Except that, in 1999, it was. While there were no technical issues with restarting the reactor, the then DOE secretary Bill Richardson confronted plenty of political concerns. “Maybe his judgement was that this wasn’t a battle worth fighting,” says Magwood. “We didn’t like the decision. But it was Richardson’s to make.” For Magwood, it was an important lesson. “Governments make decisions for all sorts of reasons. Sometimes it’s not because of the technical arguments.”

A clearer understanding

In September 2014 – exactly seven years before our conversation – Magwood moved to Paris as the NEA’s director-general. The NEA, which has 34 member nations, does not promote nuclear energy, but provides analysis and understanding of how it fits in with other energy sources, trying to ensure that governments make energy decisions on a sound technical basis rather than just on hearsay. Rhetorically, he said, it’s easy for politicians to promise that one can run the entire energy system with 100% renewables, but when you look carefully that idea evaporates. “People don’t want to look at the situation realistically. When you do, it means you have to make real choices. Nobody likes to do that, especially politicians.”

The NEA, though, tends not to play a big role at meetings such as the upcoming COP26 climate summit. “There’s a dynamic in a lot of multinational venues when it comes to climate change,” says Magwood. “Most countries recognize that nuclear likely will play a role in the future. But a few nations have strong opinions to the contrary, and to avoid complications the organizers tend to leave it out. So you can go to ministerial meetings on climate and rarely hear talk about nuclear with any substance.”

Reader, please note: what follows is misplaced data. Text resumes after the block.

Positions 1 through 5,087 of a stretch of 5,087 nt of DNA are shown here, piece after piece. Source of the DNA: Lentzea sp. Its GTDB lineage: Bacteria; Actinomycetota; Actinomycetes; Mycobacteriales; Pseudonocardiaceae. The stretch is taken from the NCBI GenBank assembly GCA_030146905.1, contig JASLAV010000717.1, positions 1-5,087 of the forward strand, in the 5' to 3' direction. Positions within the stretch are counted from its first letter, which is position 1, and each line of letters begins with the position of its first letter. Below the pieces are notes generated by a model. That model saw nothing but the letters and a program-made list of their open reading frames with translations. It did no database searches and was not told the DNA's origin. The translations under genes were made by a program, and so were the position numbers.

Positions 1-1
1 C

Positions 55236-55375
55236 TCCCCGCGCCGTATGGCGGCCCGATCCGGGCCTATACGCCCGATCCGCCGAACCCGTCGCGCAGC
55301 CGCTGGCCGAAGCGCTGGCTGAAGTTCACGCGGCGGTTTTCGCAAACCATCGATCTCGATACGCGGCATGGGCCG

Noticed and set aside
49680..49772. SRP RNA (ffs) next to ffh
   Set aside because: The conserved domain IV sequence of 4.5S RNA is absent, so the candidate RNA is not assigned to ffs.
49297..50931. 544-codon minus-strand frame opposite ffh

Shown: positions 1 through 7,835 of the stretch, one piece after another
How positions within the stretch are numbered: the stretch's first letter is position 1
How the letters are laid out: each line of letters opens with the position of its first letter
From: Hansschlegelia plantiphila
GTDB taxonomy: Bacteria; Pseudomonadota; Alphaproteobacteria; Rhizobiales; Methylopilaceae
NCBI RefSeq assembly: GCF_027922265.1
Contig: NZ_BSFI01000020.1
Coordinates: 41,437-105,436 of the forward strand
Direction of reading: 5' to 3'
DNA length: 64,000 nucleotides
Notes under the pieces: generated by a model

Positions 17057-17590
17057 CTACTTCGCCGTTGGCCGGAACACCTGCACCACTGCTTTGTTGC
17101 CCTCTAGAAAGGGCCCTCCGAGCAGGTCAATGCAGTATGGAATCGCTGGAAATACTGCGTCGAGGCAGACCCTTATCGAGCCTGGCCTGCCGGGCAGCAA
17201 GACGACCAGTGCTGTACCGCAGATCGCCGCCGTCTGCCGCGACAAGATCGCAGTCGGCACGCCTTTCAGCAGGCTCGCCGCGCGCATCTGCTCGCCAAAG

But Magwood hopes that will change. “The closer we get to the net-zero 2050 target, the more clearly nations will see they are not meeting their targets, and the more they may ask themselves, ‘What tool have we not been using to get us there?’ The obvious answer is nuclear. That will bring it back into the conversation.”

Magwood considers much of the NEA’s success at promoting energy realism is due to its international status. “In many countries, if domestic scientists say that something is the right thing to do, people are sceptical, but if it comes from an international source the statement acquires greater credibility. It’s sort of the opposite reflex in the US, where people tend to believe what their own people say, and distrust it if it comes from overseas.” 

The critical point

Nuclear energy is at a crossroads, Magwood believes. Most of the projects to develop innovative nuclear systems – such as high-temperature gas or molten salt reactors – will, he points out, come to fruition in the next five years. “Then we’ll know if they solve the issues and technical challenges. If successful, they could be game-changers. If not, the future gets dimmer. For I’m not sure the existing technologies will be able to be built in sufficient quantities to make a big difference.”

But as far as Magwood is concerned, if you want to keep the lights on at the same time as reducing greenhouse-gas emissions, there aren’t many options. “People who run electric systems understand that, and eventually policymakers will catch up,” he concludes. 

Though not, clearly, without a fight.